Fulfilling Lives in Islington and Camden

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Fulfilling Lives in Islington and Camden (FLIC) supports people facing multiple disadvantage relating to drug and alcohol use, homelessness, offending and mental ill health, to build more positive and fulfilling futures.

We work in partnership with statutory and voluntary agencies across both boroughs to improve services for people with multiple needs and drive systemic change, influencing how services are designed and delivered.

People experiencing multiple disadvantage are dying and suffering avoidable severe long term physical health problems because they are struggling to access mainstream health services. Due to a lack of timely and appropriate interventions, these problems are compounded over many years, resulting in deteriorating health and the need for costly acute care and crisis care.

In 2019-20 FLIC and CHIP worked together delivering two projects that piloted targeted health interventions with homeless (or ex-homeless) people with significant unmet health needs. One project delivered a nurse-in-reach role across the Camden hostels pathways and the other delivered specialist wound-care interventions.

On Thursday 18th March we shared learnings and insights from our wound care pilot. Below you'll find a recording of the event including;

  • An introduction from Rt Hon Ann Clwyd, a former MP for the constituency of Cynon Valley for 35 years.
  • In a short film Ian shared the impact and stigma of living a life with leg ulcer, and Dr Jemell Geraghty shared her experience of working in this area.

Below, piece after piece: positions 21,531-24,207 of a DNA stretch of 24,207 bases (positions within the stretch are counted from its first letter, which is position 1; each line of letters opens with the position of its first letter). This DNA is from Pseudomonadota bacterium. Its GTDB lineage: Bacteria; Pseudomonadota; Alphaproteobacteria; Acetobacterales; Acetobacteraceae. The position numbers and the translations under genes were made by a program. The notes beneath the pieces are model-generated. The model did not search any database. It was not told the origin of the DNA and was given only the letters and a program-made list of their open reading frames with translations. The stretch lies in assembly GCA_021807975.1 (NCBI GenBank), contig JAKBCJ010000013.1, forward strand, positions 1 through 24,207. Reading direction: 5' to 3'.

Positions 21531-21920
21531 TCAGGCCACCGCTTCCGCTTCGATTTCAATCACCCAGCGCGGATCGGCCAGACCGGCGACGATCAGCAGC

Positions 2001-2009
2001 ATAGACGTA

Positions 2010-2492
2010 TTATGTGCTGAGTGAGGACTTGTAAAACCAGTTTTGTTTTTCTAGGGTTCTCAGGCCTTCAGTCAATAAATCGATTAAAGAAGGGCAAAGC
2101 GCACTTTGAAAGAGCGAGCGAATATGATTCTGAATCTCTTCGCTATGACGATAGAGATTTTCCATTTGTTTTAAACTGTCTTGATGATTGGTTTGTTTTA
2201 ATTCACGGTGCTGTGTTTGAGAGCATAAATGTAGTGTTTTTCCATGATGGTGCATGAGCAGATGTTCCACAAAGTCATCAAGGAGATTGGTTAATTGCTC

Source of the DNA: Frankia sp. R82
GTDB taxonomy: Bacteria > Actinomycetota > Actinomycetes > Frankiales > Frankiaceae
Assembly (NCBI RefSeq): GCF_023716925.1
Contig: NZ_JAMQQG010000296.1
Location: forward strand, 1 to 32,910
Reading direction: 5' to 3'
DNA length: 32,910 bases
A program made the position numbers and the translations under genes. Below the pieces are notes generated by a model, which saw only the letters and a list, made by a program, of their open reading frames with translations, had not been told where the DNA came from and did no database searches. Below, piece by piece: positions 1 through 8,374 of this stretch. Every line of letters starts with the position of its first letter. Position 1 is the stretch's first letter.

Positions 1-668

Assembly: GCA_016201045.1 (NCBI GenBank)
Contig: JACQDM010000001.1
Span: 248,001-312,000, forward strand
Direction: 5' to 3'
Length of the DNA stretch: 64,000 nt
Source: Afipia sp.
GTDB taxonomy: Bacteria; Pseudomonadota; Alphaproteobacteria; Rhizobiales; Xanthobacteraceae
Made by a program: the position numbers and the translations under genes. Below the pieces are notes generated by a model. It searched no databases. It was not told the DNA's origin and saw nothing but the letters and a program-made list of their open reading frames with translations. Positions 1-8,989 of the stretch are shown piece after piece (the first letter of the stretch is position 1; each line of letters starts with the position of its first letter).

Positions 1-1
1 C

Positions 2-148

• Homeless health care specialist and Clinical Lead Homeless Health at NHS North Central London CCG, Dr Jasmin Malik demonstrated the need for specialist wound care, and the risk to human life and cost to the public purse if we don't get it right.
  • Assistant Director Integrated Commissioning Debra Holt explored how Camden CCG and the local authority have responded to the health needs of people experiencing homelessness.
  • Consultant Vascular and Endovascular Surgeon, Mr Lukla Biasi advocated for the need to address stigma when treating people experiencing homelessness.
  • Tissue Viability Nurse and King's College Lecturer, Dr Jemell Geraghty share learnings and recommendations from our pilot, and our hopes for the future.
  • And finally, the panel answered some of the audience's pressing questions.



Download the report on our wound care pilot in Camden here.

This is not the end. There is still lots of work that needs to be done around wound care and promoting it as a commissioned service. Lots of pressing and important questions came out of the session, questions that currently divide opinion and require more than a sentence or two, so we are processing these and thinking about how we can address them appropriately. If you do have any pressing questions, you can contact Nurse Consultant Tissue Viability, Dr Jemell Geraghty - [email protected].com

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